Abstract 207: C-Reactive Protein Signaling via Neurokinin B Receptor Contributes to the Pathophysiology of Preeclampsia
Introduction: C-Reactive Protein (CRP) is an important immunomodulatory molecule. Early studies have indicated that CRP is elevated in preeclamptic patient sera, but its function remains unclear. CRP is known to bind with phosphocholine (PC) of bacteria membrane to kill bacteria by triggering innate immune response. Phosphocholination is a post-translational modification mediated by PC transferase, an enzyme reported expressed only in two tissues, including placenta and testis. Recent studies identified that Neurokinin B (NKB), a known, placenta-enriched pathogenic molecule for preeclampsia (PE), is phosphocholinated. This modification increases its stability, preferentially activates NK3 receptor (NK3R) and promotes PE features. Given CRP can bind to PC on bacterial membranes, the role that phosphocholination plays is a mystery. In light of NKB, being phosphocholinated in the endoplasmic reticulum and signals via the NK3R in the pathogenesis of PE, we feel that elevated CRP may be associated with NKB and contributes to the pathophysiology of PE via NK3R activation.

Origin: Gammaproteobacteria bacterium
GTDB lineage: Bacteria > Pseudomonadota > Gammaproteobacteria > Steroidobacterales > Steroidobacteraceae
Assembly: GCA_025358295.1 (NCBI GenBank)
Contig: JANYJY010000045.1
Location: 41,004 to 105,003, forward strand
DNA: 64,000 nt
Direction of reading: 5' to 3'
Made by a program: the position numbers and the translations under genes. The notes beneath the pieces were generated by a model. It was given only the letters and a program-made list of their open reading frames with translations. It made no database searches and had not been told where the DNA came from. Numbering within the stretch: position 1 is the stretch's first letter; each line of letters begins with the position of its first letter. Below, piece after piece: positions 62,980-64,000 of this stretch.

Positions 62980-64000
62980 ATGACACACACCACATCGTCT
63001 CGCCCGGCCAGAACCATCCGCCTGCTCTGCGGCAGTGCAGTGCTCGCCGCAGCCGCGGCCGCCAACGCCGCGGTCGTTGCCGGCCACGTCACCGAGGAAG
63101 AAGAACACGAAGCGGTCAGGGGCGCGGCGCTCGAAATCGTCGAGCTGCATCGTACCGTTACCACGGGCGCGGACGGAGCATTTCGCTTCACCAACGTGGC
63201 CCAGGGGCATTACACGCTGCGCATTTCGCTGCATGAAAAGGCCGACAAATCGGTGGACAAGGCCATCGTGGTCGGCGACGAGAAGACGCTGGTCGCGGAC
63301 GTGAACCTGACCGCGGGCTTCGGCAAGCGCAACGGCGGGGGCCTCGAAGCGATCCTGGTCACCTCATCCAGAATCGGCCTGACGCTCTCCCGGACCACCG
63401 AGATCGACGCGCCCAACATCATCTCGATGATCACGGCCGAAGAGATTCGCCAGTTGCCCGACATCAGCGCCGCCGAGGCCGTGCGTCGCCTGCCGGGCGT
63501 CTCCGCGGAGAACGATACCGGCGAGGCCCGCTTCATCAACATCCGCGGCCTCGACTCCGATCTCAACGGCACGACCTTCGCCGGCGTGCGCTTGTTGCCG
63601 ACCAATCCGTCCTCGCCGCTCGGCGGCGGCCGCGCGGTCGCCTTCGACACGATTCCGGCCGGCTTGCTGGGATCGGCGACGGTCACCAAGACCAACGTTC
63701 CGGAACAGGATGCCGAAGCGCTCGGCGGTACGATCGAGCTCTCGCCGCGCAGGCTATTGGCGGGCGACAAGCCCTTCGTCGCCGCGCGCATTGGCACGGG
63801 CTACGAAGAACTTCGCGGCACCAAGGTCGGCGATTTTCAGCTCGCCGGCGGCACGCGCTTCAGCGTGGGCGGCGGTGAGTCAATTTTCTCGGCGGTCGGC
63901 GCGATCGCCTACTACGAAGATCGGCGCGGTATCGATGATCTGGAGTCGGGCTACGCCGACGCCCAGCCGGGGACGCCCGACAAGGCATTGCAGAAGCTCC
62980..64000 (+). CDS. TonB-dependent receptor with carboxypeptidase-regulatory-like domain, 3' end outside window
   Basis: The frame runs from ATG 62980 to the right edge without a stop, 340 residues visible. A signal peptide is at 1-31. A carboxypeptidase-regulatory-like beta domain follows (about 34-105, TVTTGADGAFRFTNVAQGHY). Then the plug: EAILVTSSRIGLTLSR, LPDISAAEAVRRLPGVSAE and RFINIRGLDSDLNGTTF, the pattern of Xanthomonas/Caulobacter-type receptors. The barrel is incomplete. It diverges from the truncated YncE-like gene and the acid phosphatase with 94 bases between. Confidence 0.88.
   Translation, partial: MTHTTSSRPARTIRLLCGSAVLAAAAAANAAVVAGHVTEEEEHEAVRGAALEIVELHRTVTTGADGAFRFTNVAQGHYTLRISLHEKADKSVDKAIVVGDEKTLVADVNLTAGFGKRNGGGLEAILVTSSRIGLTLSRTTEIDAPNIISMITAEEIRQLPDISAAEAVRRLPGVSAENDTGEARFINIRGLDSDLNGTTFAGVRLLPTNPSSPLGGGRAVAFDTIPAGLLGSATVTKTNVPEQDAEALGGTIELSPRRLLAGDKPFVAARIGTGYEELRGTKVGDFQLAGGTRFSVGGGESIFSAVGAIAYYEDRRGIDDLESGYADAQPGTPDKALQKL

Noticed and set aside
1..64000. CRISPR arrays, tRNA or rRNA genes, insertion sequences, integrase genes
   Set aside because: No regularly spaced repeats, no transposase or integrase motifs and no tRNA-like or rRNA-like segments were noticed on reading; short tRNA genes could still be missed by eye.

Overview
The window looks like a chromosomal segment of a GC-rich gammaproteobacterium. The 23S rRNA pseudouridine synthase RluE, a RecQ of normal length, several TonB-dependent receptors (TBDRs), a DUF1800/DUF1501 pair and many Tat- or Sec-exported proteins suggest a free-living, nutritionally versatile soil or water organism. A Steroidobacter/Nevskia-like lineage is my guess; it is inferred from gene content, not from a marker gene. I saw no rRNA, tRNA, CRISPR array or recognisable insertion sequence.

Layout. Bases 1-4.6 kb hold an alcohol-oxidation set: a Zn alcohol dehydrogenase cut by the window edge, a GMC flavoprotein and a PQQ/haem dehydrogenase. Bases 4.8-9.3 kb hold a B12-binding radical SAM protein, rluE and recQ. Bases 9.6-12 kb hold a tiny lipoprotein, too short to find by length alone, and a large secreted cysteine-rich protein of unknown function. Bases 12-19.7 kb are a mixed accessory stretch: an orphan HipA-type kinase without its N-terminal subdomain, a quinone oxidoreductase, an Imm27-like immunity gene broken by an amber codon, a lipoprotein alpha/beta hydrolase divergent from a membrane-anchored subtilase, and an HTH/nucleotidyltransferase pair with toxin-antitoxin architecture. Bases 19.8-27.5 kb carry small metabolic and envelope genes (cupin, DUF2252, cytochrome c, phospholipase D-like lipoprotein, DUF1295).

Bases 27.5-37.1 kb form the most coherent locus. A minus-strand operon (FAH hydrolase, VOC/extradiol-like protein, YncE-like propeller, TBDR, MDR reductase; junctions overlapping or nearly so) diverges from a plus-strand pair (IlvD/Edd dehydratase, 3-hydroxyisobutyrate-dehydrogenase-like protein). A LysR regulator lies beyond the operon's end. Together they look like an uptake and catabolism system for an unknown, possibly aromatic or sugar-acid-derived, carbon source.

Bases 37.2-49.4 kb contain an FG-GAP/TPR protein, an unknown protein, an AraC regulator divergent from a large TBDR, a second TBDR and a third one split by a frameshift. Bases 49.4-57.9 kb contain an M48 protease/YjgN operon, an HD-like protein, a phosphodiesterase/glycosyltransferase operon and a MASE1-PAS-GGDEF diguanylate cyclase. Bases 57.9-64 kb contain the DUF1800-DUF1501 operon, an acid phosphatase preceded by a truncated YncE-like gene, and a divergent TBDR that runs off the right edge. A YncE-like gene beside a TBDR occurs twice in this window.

Results: ELISA results show that CRP is significantly elevated in PE vs. control sera_65 ug/mL vs. 10 ug/ml; p<0.0001. Western blot analysis reveals that CRP, NKB, and NK3R are significantly increased in PE vs. control placental tissue. Immunohistochemistry studies indicate that all of these three molecules are abundant in syncytiotrophoblast cells. Co-immunoprecipitation demonstrates an interaction between CRP and NKB. In vitro, we provide the first evidence that CRP decreased the invasion of trophoblast cells from 0.7 ± 0.06 to 0.06 ± 0.001 invasion index; p<0.005, while treatment with SB222200 ameliorates shallow invasion from 0.28 ± 0.09 to 0.55 ± 0.07 invasion index; p<0.05. Significantly, infusion of CRP into pregnant mice induces hypertension (169.152 ± 14.7 mmHg vs. 141.916 ± 6.93 mmHg; p<0.05) and proteinuria (28.78 ± 13.56 mg albumin/μg Cr vs. 13.87 ± 3.277 mg albumin/μg Cr; p<0.05).
Conclusion: Our findings demonstrate elevated CRP contributes to PE and NKB/NK3R is a new mechanism underlying CRP-mediated shallow invasion and disease development. These studies suggest novel pathogenic biomarkers and innovative therapies for PE.
- © 2012 by American Heart Association, Inc.